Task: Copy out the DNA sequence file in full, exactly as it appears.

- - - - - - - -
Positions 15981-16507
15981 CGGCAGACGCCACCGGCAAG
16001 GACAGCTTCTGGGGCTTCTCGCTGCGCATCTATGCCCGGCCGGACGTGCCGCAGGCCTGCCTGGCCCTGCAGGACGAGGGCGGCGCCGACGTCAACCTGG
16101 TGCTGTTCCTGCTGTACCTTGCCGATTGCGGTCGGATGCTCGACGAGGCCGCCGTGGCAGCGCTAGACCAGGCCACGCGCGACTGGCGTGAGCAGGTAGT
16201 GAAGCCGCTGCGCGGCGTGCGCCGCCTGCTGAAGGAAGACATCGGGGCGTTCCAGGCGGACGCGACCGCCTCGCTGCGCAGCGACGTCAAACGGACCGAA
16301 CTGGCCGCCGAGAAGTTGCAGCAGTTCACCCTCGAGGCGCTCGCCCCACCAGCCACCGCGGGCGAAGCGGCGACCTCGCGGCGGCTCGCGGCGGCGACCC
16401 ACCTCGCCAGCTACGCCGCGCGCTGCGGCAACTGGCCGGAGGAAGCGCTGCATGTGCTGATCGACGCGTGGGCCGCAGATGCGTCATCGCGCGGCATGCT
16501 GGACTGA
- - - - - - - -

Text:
Positions 15981-16507
15981 CGGCAGACGCCACCGGCAAG
16001 GACAGCTTCTGGGGCTTCTCGCTGCGCATCTATGCCCGGCCGGACGTGCCGCAGGCCTGCCTGGCCCTGCAGGACGAGGGCGGCGCCGACGTCAACCTGG
16101 TGCTGTTCCTGCTGTACCTTGCCGATTGCGGTCGGATGCTCGACGAGGCCGCCGTGGCAGCGCTAGACCAGGCCACGCGCGACTGGCGTGAGCAGGTAGT
16201 GAAGCCGCTGCGCGGCGTGCGCCGCCTGCTGAAGGAAGACATCGGGGCGTTCCAGGCGGACGCGACCGCCTCGCTGCGCAGCGACGTCAAACGGACCGAA
16301 CTGGCCGCCGAGAAGTTGCAGCAGTTCACCCTCGAGGCGCTCGCCCCACCAGCCACCGCGGGCGAAGCGGCGACCTCGCGGCGGCTCGCGGCGGCGACCC
16401 ACCTCGCCAGCTACGCCGCGCGCTGCGGCAACTGGCCGGAGGAAGCGCTGCATGTGCTGATCGACGCGTGGGCCGCAGATGCGTCATCGCGCGGCATGCT
16501 GGACTGA